Matching keywords is easy, but finding the search intent (intent behind a search query) and matching it with the entries in the index is the real tough job for the search engine, because the searchers make queries in not so straight manner. So, all the major search engines invest heavily in this.
Recent developments in the way searches are made by people has added complexity to online search. People now search more on mobile devices. They write small queries and are often interested in local information. People also use voice assistants for search. Such queries can have nuances based on dialects and the peculiar way one speaks. A large number of queries are made within apps and social media platforms. Images, audio and videos present more challenges to search engines because these media do not have search keywords associated with them unless the creator adds them manually.
How Google search engine works
As we all know, Google is the big daddy of web search. It works on the lines discussed above: it has huge servers that hold data of billions of webpages in its index. Its crawlers are extremely fast and powerful. Its processing speed also is tremendous.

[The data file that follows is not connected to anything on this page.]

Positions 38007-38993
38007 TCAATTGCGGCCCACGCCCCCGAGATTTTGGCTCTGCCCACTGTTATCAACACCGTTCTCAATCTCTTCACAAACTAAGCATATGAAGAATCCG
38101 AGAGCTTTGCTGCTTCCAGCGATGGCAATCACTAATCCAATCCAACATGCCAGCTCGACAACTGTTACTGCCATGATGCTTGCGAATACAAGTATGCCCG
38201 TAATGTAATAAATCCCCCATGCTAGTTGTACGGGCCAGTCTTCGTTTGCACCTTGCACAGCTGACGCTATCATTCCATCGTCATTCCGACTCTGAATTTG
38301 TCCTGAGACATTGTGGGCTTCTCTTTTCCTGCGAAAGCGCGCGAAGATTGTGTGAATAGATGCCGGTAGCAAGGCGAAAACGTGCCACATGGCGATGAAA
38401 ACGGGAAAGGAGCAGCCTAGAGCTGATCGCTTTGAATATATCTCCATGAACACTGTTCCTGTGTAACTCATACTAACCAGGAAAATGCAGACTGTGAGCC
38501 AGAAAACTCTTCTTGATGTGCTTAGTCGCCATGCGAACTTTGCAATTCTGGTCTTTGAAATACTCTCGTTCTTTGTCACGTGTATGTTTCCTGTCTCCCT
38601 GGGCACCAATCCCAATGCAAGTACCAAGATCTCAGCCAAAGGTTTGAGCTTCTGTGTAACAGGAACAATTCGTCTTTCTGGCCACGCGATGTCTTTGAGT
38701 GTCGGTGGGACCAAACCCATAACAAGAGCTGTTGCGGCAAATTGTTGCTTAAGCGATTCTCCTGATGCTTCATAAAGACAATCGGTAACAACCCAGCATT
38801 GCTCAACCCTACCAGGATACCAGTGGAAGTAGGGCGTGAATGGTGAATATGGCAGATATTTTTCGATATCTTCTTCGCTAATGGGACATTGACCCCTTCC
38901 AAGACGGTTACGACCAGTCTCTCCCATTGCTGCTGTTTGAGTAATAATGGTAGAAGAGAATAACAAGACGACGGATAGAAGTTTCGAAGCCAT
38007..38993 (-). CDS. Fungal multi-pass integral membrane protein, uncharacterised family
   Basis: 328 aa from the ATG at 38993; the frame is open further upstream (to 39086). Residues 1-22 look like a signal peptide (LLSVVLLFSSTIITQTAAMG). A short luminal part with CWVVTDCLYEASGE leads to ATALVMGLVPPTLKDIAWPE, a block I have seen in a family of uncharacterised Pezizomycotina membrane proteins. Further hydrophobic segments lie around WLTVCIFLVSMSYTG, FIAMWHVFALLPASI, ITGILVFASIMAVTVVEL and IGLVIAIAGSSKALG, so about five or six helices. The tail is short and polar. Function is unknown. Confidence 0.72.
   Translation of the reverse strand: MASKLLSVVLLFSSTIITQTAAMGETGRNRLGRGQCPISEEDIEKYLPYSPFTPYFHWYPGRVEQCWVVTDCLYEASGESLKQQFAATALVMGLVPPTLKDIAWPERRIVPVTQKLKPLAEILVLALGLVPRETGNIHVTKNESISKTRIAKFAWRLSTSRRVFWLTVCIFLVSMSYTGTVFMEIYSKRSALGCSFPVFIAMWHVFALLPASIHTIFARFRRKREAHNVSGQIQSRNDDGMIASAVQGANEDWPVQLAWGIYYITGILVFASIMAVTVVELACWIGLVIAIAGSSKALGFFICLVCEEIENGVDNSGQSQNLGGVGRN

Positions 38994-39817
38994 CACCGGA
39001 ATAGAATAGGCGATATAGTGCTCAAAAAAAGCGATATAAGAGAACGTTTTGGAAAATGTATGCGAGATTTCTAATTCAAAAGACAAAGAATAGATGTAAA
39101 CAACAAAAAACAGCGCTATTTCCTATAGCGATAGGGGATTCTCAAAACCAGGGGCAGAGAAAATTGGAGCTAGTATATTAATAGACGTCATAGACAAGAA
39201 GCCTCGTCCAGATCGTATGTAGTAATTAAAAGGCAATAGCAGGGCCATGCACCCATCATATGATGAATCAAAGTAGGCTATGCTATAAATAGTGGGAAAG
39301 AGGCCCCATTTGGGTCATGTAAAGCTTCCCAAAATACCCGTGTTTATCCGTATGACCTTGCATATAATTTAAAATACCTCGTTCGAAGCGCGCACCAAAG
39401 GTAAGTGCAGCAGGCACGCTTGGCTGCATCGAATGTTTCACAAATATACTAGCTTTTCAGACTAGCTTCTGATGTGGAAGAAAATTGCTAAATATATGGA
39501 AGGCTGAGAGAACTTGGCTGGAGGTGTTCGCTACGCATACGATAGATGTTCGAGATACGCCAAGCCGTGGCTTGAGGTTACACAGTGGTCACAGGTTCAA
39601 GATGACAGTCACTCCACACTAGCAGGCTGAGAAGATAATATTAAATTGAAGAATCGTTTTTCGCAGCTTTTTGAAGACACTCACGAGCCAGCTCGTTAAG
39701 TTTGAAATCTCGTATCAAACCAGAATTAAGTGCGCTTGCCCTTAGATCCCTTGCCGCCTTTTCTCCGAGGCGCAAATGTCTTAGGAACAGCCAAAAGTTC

Google's big workforce keeps inventing new ways to filter useful/ valuable content out of all that is produced every moment. It must also be efficient in discarding content that is not useful but is presented as useful by using unethical SEO techniques. Based on its research, Google brings out algorithm updates.
For judging the search intent, Google keeps doing research into natural language processing and other relevant fields. It extensively uses artificial intelligence (one segment of it is machine learning).
Most popular search engines
The present breakup of searches on the web is as follows;
- Google: 92.7% of all searches (74% of all desktop searches and 94% of mobile searches) are made on this search engine.
- Bing: About 2.7% of searches are made on this search engine (12.5% of desktop searches, less than 1% of mobile searches).
- Yahoo!: Of all searches, 1.5% are done on this search engine.
- Baidu: This is China's own search engine and gets about 1.1% of all search traffic.
- DuckDuckGo, Yandex and Ask are other popular search engines.
Many social media/ ecommerce platforms have a huge number of webpages of their own, they have their own search engines. The following are worth special mention: YouTube, Amazon, Facebook.